cout << "incrementie-front\t"  << ++numberx   << endl;
        cout << "incrementie-behind\t" << numbery++   << endl;
        cout << endl;
        cout << "numberx:\t" << numberx << endl;
        cout << "numbery:\t" << numbery << endl;
    
        return 0;
    }
    As you can see there is a moment when numberx and numbery are different, because numbery get updated AFTER it is printed on the screen. i think this should be the same in a for-loop. and so 10/F should be printed on the screen.

    please correct me if i am wrong...

    Thanks for help.

    Jelte.
    The Programming Dutchman

  7. #7
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    i think 10 should be printed because there is a difference between X++ and ++X. i can show you that by this program:
    No, that's not correct. It doesn't matter if you pre-increment or post-increment the value in the for loop because its return value is not evaluated. In other words, you are not assigning it to anything.

    It basically looks like:
    Code:
     for(int x = 0; x < 10; ++x)
         cout << x << endl;
    // is the same as...
    int x = 0;
    while(x < 10)
    {
        cout << x << endl;
        ++x; // notice that it doesn't matter if you have ++x or x++
    }
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  8. #8
    The Programming Dutchman
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    @bithub: ok. thanks for you correction and your clear explanation.

    also you where right about i realised that F is is not 10 in HEX. i do not know why i thought 10 in HEX was F instead of A :P

    so, what else could F be? i do not use the ubuntu terminal but the console of code::blocks.
    The Programming Dutchman

  9. #9
    and the Hat of Guessing tabstop's Avatar
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    Quote Originally Posted by Jelte View Post
    so, what else could F be? i do not use the ubuntu terminal but the console of code::blocks.
    Then this is what you see (and notice the complete absence of an extra F):
    Attached Images Attached Images  

  10. #10
    Captain Crash brewbuck's Avatar
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    Can you please post your ACTUAL code? I know that this cannot possibly be your code, because this line:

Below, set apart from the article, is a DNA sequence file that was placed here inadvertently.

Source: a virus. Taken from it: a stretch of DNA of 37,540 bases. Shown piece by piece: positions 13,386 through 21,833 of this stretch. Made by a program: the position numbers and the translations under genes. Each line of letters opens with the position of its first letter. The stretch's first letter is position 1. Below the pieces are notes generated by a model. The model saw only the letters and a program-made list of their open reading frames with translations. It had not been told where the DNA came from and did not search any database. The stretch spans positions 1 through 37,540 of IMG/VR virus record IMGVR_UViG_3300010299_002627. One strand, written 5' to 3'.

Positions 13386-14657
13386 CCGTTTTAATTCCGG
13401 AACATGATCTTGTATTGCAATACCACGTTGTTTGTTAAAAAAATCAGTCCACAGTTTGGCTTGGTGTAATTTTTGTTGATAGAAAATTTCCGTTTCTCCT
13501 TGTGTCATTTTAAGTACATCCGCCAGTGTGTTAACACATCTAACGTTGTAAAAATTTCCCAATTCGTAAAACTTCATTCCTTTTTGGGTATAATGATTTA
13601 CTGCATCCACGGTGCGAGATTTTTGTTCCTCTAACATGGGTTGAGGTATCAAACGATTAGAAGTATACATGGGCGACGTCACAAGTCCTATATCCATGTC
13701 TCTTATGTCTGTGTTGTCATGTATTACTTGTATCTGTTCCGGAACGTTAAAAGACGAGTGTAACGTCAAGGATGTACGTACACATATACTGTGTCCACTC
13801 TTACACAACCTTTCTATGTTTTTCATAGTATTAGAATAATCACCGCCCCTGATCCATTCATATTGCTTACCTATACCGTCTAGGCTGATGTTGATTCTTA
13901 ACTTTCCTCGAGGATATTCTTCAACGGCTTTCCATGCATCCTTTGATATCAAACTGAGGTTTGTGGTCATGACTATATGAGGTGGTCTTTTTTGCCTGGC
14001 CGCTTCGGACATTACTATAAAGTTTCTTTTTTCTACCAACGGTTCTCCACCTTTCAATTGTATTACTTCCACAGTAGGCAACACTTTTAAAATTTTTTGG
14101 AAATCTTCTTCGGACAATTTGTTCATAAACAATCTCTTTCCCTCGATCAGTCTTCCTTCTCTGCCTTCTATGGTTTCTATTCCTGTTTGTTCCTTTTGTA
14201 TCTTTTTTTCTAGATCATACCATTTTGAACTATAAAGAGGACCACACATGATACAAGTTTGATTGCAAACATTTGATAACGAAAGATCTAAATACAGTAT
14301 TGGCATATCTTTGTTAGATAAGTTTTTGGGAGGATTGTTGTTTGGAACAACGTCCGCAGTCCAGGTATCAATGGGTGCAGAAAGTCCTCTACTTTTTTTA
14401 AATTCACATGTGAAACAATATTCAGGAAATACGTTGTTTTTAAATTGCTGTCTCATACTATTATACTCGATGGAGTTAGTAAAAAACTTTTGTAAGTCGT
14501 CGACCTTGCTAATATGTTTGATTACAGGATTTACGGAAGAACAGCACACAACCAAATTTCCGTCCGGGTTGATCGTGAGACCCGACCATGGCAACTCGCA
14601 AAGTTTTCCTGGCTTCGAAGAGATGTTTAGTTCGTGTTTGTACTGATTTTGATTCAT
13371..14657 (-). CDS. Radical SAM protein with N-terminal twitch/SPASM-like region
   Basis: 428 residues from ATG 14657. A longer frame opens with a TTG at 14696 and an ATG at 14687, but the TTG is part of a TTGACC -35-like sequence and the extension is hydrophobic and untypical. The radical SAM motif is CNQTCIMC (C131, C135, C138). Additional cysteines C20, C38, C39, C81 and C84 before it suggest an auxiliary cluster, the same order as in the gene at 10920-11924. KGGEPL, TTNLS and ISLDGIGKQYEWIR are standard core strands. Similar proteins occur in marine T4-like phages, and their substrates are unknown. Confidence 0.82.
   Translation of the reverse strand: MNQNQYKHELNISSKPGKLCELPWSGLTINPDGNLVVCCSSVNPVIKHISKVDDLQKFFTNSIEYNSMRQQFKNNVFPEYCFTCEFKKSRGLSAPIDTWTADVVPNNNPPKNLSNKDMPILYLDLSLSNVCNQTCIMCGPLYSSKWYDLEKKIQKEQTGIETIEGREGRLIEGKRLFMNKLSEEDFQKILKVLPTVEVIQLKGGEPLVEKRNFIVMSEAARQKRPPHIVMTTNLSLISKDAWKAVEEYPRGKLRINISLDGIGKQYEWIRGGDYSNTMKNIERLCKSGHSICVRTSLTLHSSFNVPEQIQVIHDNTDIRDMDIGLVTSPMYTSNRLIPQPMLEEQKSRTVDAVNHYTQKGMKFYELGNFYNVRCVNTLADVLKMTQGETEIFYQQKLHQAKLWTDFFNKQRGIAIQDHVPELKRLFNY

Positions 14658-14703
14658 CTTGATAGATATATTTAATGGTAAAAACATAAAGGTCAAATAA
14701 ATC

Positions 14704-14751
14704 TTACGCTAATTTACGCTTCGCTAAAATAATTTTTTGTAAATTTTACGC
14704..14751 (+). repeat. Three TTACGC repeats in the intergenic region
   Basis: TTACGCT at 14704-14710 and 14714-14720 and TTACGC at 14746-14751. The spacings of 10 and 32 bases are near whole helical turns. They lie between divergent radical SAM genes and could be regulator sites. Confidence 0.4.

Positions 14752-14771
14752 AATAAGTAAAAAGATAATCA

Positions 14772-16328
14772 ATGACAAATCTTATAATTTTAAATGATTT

Code:
        cout << "Function: ForIncrementFront  (++x)\n";
    Cannot produce this output:

    Code:
    Function: ForIncrementFront (++x):
    Since there is no ':' character in the string. Post the ACTUAL code and maybe we can avoid wasting our time
    Code:
    //try
    //{
    	if (a) do { f( b); } while(1);
    	else   do { f(!b); } while(1);
    //}

  11. #11
    C++ Witch laserlight's Avatar
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    Quote Originally Posted by Jelte
    no this is my own program.
    What I meant is whether you copied and pasted the code from your text editor as opposed to rewriting it out in your post (i.e, what brewbuck restated about posting your actual code). Anyway, I think bithub's explanation is as likely as a stray character in the output that I had in mind: the console window opened by Code::Blocks can have the same effect that bithub described. You just need to be careful in interpreting the output, but perhaps it would be simpler to just introduce a new line:
    Code:
    void ForIncrementFront()
    {
        for(int x = 0; x < 10; ++x)
        {
            cout << x << ' ';
        }
        cout << '\n';
    }
    
    void ForIncrementBehind()
    {
        for(int x = 0; x < 10; x++)
        {
            cout << x << ' ';
        }
        cout << '\n';
    }
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  12. #12
    The Programming Dutchman
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    Owh.., i got it and it is sooo stupid , Sorry everybody for this ... not existing problem post (it is a little bit funny now). see attached image.

    you all may start Rolling On Floor Laughing :$

    Greeting

    Jelte,
    Attached Images Attached Images  
    Last edited by Jelte; 08-05-2009 at 10:40 AM.
    The Programming Dutchman